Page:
Travis Jones

Bone Mineral Density and its Relation to Cruciate Ligament Strength in the Tibiofemoral Joint

Travis Jones, David J. Porta, Ph.D, Bellarmine University, Louisville, KY 40205 / Sponsor: David Porta, Ph.D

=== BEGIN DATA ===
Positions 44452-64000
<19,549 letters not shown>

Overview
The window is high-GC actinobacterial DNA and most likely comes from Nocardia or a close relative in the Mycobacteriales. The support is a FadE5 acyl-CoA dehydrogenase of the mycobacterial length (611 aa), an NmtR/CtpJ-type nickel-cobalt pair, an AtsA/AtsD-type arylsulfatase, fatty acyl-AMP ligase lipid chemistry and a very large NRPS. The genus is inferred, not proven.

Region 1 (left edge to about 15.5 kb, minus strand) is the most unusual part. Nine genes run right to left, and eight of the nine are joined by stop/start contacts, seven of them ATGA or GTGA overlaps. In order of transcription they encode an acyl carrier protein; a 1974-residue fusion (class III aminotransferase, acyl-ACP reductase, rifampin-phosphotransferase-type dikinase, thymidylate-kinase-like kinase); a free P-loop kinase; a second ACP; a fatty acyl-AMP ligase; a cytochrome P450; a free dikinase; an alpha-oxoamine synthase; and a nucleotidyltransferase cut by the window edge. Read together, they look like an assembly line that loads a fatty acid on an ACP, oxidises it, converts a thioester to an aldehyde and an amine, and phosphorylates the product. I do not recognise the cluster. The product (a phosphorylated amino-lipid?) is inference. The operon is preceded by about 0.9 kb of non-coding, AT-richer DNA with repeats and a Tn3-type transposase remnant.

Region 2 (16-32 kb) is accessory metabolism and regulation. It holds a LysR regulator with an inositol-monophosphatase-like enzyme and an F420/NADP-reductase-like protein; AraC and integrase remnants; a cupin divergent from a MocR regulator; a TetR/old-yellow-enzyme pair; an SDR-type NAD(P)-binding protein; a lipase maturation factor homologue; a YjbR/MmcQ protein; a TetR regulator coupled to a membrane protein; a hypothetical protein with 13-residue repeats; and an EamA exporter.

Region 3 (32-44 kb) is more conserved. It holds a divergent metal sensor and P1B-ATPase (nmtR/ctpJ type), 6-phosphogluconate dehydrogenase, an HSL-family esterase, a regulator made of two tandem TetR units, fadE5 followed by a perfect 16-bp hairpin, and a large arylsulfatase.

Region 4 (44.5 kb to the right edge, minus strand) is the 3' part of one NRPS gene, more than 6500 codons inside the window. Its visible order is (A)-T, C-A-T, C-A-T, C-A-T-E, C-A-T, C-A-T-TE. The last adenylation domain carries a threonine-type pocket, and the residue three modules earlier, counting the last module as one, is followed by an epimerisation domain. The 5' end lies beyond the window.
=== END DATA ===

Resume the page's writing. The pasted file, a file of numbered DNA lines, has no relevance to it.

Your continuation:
This study was conducted so as to compare the bone mineral density with cruciate ligament strength within the knee joint. Four male and four female embalmed cadavers, ages 62 to 93, were studied. Forearm bone mineral density (BMD) was measured by dual-energy X-ray absorptiometry (DXA) using a DTX-200 Osteometer. BMD scans showed significant differences between males and females (P<0.0001), but no significant differences between dominant and non-dominant arms (P=0.9676). Further analysis of the density scans showed expected results with the lowest BMD correlating with the lowest bone mineral content (BMC). Data also showed an expected higher BMD mean for males (0.427+/-0.055 g/cm2) versus females (0.335 +/-0.155 g/cm2 ). Both knee joints were then dissected out of each cadaver and manually torqued laterally. Force values were compared with BMD. Upon examination of the knee ligaments, we were able to predict anterior cruciate ligament (ACL) failure would occur first. Three failure modes were observed including an ACL tear with minimal PCL damage (69%), tibial avulsion fracture (25%), and failure of the test set-up (6%). Our data indicates ligament strength does not correlate with BMD (r=-0.442963) or BMC (r=-0.32055). However, it appears that specimens with low BMD and BMC levels may be more prone to tibial avulsion fractures during knee torsion.

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